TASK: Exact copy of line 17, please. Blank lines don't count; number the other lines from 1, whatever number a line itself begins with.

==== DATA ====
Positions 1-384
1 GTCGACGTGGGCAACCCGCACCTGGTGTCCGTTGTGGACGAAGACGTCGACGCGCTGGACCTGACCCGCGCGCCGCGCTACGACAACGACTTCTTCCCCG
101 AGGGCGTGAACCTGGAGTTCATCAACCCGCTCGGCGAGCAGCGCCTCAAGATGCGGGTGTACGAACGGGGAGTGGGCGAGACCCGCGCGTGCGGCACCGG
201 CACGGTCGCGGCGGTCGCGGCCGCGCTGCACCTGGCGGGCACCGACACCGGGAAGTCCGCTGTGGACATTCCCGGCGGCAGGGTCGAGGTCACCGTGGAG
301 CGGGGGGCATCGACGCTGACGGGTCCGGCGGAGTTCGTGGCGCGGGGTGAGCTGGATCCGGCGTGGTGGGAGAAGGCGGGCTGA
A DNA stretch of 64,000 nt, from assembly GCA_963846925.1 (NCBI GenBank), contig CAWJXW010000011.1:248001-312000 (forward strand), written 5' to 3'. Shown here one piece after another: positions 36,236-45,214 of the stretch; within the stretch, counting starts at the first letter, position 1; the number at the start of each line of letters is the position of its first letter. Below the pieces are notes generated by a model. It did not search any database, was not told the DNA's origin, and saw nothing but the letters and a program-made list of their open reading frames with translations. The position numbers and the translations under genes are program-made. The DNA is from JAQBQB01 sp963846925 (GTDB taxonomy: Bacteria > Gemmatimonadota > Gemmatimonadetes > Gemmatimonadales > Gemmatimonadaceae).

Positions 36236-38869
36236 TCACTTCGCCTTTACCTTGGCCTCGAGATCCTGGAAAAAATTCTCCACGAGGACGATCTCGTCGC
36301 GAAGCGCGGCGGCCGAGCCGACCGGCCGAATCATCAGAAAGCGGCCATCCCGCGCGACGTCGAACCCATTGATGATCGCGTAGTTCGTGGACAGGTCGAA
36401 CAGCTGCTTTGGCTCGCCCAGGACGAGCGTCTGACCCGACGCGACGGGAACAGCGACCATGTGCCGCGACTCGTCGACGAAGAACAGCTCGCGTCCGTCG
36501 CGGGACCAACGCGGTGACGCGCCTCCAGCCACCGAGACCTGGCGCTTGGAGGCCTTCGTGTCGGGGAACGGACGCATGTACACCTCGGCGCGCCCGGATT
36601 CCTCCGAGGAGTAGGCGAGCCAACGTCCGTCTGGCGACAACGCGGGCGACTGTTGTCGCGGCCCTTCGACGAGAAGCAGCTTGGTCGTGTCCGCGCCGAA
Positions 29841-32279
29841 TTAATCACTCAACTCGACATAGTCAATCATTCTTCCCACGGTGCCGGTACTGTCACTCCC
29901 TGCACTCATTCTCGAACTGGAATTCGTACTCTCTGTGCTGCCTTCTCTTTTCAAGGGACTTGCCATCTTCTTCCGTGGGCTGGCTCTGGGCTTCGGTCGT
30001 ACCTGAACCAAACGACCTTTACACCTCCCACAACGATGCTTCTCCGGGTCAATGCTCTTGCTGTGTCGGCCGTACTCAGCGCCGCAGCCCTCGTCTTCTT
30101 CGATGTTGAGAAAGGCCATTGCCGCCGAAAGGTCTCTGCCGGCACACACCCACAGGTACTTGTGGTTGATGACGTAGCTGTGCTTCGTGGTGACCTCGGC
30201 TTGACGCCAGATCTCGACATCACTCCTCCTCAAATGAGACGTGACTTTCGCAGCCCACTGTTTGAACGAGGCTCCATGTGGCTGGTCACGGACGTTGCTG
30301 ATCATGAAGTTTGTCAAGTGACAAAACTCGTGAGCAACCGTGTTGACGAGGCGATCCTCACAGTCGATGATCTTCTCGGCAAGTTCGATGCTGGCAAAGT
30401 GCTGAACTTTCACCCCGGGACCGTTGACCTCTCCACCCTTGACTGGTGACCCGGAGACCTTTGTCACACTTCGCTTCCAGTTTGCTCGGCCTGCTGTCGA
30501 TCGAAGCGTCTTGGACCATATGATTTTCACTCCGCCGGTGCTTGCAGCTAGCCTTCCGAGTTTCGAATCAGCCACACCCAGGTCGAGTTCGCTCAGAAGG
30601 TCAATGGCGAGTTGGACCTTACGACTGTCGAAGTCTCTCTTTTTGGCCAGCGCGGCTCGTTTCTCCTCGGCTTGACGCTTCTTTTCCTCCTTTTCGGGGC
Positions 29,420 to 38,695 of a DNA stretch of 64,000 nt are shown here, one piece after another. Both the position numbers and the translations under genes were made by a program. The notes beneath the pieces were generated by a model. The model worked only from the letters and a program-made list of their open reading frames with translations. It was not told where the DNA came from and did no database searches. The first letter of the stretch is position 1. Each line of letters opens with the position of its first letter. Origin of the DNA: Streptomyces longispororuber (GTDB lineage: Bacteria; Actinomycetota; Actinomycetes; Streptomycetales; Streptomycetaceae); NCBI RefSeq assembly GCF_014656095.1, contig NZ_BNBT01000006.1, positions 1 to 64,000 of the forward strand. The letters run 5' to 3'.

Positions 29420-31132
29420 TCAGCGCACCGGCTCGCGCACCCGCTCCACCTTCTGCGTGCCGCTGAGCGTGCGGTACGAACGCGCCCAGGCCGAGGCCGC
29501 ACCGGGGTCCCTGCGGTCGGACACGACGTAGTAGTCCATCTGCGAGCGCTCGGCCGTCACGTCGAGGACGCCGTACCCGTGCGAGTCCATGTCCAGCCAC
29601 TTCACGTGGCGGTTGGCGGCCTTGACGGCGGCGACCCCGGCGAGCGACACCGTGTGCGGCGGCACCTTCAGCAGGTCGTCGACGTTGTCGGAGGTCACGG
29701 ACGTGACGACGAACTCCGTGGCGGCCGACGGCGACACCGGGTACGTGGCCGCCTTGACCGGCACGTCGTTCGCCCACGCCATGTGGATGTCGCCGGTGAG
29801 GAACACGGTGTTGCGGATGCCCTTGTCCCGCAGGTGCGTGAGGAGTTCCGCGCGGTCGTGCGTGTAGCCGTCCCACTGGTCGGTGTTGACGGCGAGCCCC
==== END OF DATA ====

30101 CGATGTTGAGAAAGGCCATTGCCGCCGAAAGGTCTCTGCCGGCACACACCCACAGGTACTTGTGGTTGATGACGTAGCTGTGCTTCGTGGTGACCTCGGC